Market insight: Verizon acquires Yahoo – what does this mean for your ISP?

Aug 8, 2016

Last week, after a process lasting many months, Verizon announced it is acquiring Yahoo. The dominant Internet portal only a decade ago, in more recent years Yahoo’s position has waned with the much publicised attrition of its user-base by Google. Having lost its crown to Google, and Facebook, much of the revenue marketers spent on advertising with Yahoo has also gone with it as they increasingly favour platforms with higher user figures.

Following the acquisition, speculation in the market is rife that Verizon will likely merge Yahoo with AOL – acquired mid-2015. Rumour in the industry is that Verizon hopes such a move will encourage the redirection of advertising spend towards its offering away from Google and Facebook.

Why is this a big deal for UK ISPs?

With two of the largest ISPs in the UK, BT and Sky, using Yahoo to provide email services to their customers it calls into question what the exact future plans are for these hosted email solutions. For example, will Verizon choose to retain the millions of active webmail users that visit from BT and Sky to use their webmail? It stands to reason that, as these visits are what make Verizon money via advertising, in all likelihood it will.

But looking across to the other side of the Atlantic we can see some challenges may emerge. A number of US ISPs and mobile carriers also use Yahoo for their consumer email, and, interestingly, a few of them are actually direct competitors with Verizon. The recent acquisition now poses them significant challenges as to the future direction of their offering. One thing for certain will be on the mind of Verizon, if all the ISPs using Yahoo decide to leave as a result of the acquisition, is it even viable for Verizon to maintain its hosted ISP email offerings at all? Potentially not.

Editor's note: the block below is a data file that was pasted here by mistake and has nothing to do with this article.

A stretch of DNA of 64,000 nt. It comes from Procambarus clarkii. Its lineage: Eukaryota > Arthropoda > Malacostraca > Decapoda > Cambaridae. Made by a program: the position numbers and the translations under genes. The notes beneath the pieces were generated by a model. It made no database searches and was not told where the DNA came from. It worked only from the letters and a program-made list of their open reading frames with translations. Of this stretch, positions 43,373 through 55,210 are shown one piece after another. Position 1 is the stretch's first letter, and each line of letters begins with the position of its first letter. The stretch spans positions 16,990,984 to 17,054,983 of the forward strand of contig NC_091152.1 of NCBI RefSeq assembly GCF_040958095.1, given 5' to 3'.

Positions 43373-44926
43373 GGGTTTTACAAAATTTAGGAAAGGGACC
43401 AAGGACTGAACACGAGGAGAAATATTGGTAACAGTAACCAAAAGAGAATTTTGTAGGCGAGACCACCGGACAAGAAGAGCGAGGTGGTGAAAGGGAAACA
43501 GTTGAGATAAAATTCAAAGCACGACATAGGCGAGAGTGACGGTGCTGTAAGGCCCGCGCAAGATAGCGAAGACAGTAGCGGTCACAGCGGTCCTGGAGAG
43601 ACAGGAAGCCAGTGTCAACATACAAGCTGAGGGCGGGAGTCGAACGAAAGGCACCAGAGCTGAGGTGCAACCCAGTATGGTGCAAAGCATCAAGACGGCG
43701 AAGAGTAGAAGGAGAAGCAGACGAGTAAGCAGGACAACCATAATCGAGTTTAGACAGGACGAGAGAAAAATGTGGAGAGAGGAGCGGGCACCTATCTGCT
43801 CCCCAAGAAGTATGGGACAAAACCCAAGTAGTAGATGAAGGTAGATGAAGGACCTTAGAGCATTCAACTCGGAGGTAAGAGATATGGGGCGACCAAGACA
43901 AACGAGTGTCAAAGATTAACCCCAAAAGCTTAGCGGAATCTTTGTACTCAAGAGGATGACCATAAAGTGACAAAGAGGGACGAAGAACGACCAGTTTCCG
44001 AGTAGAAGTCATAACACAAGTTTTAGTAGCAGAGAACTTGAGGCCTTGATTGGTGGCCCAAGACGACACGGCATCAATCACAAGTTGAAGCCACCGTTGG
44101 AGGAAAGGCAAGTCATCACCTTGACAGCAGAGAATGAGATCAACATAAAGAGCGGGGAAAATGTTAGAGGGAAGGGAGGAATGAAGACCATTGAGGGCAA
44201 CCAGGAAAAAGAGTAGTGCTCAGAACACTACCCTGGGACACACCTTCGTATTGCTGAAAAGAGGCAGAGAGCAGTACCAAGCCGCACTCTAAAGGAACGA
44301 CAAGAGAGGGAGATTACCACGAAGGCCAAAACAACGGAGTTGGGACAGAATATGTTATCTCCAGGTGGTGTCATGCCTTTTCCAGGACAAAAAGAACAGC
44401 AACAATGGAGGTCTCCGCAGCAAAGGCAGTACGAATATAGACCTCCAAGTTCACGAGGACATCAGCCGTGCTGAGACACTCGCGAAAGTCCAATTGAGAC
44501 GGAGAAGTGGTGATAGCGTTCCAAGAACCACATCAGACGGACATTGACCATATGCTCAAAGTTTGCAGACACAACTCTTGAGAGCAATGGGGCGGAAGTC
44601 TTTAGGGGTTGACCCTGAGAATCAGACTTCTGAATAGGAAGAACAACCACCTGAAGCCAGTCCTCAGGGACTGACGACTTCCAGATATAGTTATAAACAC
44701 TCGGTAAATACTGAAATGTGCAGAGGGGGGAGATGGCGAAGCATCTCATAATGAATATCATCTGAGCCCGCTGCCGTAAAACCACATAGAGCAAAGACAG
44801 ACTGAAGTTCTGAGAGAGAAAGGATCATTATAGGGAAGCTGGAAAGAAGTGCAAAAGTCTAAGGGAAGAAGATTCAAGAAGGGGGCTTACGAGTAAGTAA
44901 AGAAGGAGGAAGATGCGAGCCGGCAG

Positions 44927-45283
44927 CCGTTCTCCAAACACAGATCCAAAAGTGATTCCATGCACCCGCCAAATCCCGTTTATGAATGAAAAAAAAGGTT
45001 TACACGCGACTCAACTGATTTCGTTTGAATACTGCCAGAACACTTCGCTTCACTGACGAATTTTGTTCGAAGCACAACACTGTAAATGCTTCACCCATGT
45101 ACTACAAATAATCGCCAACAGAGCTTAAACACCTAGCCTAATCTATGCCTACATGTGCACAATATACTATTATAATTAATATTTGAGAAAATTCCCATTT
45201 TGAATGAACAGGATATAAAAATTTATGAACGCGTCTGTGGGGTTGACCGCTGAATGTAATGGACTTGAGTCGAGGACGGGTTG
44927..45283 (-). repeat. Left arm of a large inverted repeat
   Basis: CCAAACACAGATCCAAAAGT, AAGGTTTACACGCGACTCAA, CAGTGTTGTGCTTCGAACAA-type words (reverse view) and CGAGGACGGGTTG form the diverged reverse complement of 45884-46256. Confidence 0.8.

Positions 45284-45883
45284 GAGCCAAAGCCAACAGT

So with pressure building in the US, will end-users of Sky or BT’s email services also see a change? For now, in the immediate future, it’s unlikely. Contracts for such services usually last for multiple years and the process for changing a hosted email supplier is no trivial project. Often a transition takes many months of effort to achieve in a near transparent way to the end user. However, looking ahead to the long-term I am sure alternative options to Verizon are being considered now by many ISPs worldwide.

Value-add is the name of the game

Simply put, the deciding factor for any end-user when it comes to choosing their ISP is whether the provider can put forward a compelling offering. Highly relevant, high value-add services are the name of the game. At Open-Xchange, our mission is to enable service providers to add the value which stands out from the crowd. We champion an open, trusted internet for all and our solutions enable ISPs to build these values into their core offering.

According to the Open-Xchange Consumer Openness Index 2016, 72 percent of the UK public believe everyone has a fundamental right to privacy. During an age when the likes of Google and Facebook have unprecedented access to our data its vital end-users are made aware of the implications of this and feel empowered to choose a provider which places the notion of keeping their data private at its heart.

In a world where Internet companies are increasingly carving out their own monopolies on data and little fiefdoms, operating by their own rules, it’s paramount consumers are well-informed of the consequences and have the choice to choose differently. It’ll be interesting to see just how the ISP market reacts in the coming months to the acquisition, but it could well be just the tipping point this movement needs.

About this article

About the Author

Share this article